AFRICAN countries have been urged to integrate the COVID-19 pandemic into their disease management ecosystems as the highly infectious respiratory disease remains a major threat, the World Health Organisation (WHO) has said.
Early last month, the world health body declared that COVID-19 was no longer a global public health emergency, but despite this pronouncement, it remains a public health threat.
Briefing the media on the current COVID-19 situation in Africa yesterday, WHO African Region COVID-19 Incident Management Support Team’s incident manager Jayne Byakika Tusiime urged African countries not to sit on their laurels following the WHO decree on COVID-19.
“The disease still exists globally and we should not let our guard down. Let’s be cautious and protect our loved ones. It’s time for African countries to transition from emergency mode, to managing COVID-19 alongside other infectious diseases,” Byakika Tusiime said.
“We need to manage COVID-19 like any other infectious disease. Let’s treat it the way we treat influenza, HIV and other diseases.”
She said despite there being a handful of reported cases of COVID-19 in the region, the situation had markedly improved with less mortality and an increased immunity against the virus.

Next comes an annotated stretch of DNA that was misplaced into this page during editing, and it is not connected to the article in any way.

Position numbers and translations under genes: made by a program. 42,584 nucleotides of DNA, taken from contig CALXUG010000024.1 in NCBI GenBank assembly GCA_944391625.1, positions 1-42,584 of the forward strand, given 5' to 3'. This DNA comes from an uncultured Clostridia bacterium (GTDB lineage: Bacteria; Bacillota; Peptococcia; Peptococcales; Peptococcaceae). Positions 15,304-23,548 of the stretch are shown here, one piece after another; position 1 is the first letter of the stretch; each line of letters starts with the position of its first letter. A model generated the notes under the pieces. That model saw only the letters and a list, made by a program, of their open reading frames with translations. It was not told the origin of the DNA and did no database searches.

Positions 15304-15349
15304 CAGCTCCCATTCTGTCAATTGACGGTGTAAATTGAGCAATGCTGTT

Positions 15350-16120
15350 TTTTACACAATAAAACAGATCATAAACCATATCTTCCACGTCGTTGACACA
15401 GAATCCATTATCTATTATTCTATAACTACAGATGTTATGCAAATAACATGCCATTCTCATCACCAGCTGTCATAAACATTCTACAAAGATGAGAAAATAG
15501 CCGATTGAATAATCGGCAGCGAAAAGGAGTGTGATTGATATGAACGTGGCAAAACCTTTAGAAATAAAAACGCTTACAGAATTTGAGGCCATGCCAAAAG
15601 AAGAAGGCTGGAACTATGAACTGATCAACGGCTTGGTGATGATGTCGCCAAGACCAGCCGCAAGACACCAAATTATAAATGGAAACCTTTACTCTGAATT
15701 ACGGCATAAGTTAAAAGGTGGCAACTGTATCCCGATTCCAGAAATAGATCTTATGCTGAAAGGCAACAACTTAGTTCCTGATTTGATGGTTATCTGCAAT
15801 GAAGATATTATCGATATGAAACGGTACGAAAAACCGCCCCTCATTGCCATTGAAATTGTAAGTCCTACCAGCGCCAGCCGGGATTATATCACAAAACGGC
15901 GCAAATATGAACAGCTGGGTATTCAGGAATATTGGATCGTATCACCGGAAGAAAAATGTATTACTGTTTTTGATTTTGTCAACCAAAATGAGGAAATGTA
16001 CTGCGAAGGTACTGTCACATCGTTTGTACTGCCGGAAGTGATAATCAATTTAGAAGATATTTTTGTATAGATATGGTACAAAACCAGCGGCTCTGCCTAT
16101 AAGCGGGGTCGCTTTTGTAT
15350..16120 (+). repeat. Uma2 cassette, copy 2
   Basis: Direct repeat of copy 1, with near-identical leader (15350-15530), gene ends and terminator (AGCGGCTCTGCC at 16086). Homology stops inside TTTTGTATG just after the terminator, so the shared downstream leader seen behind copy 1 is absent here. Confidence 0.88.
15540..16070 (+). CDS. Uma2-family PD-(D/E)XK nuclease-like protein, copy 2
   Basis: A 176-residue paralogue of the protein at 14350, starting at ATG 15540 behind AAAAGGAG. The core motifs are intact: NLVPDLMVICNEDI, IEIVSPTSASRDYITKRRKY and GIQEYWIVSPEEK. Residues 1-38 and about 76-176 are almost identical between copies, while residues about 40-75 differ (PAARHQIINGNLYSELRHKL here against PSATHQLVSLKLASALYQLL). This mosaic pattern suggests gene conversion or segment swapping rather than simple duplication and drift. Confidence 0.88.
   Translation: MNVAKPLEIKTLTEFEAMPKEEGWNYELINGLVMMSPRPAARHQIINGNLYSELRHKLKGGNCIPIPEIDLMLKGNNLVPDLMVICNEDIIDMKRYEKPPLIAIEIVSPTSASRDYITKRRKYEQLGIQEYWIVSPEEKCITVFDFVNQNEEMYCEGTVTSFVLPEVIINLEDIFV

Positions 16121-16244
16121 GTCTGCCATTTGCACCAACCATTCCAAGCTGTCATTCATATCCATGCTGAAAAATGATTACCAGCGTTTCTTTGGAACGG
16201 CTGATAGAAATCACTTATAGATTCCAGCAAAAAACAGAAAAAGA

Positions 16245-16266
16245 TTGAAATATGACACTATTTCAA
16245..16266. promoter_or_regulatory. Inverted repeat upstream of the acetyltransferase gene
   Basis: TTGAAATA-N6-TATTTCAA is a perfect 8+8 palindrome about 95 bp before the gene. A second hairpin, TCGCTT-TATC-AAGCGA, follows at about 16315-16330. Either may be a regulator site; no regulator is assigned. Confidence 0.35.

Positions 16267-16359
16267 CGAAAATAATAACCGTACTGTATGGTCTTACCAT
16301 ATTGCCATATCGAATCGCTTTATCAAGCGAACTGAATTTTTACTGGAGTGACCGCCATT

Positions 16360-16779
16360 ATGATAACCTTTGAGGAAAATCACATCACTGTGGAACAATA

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However, she implored Africa to encourage vaccination against the respiratory disease.
“Vaccination has been one of the life-saving tools that we have been using. Going forward, we should not lose sight, but encourage our people to be vaccinated. Our figures are worrisome considering that 36% of people in Africa have been vaccinated by at least one dose while 30% have completed the primary series (two doses),” Byakika Tusiime said.
“As Africa, we have enough COVID-19 vaccines and people should be encouraged to go and get vaccinated, if they don’t, the vaccines will expire.”
She said only four countries in Africa — Mauritius, Liberia, Seychelles and Rwanda — had vaccinated more than 70% of their populations against COVID-19, a sad scenario which she said might trigger another catastrophe.
Byakika Tusiime said WHO would continue supporting Africa with regards to COVID-19 and other diseases.
She said at the peak of COVID-19, hospitals and healthcare systems were under unprecedented pressure, adding that this was time to rebuild the healthcare system.
Discussing the issue in Cabinet yesterday, ministers noted that as of Tuesday this week, cumulative COVID-19 cases in Zimbabwe stood at 265 362, with 259 378 recoveries and 5 703 deaths.
Cabinet also noted that there were six recorded deaths during the week compared to two in the previous week.
There were also 29 new admissions compared to the 11 recorded the previous week, with five being in intensive care.
Acting Health and Child Care minister Amon Murwira said as of Tuesday, cumulative suspected cholera cases had reached 2 460, with 2 243 recoveries, 16 confirmed deaths and 47 suspected deaths.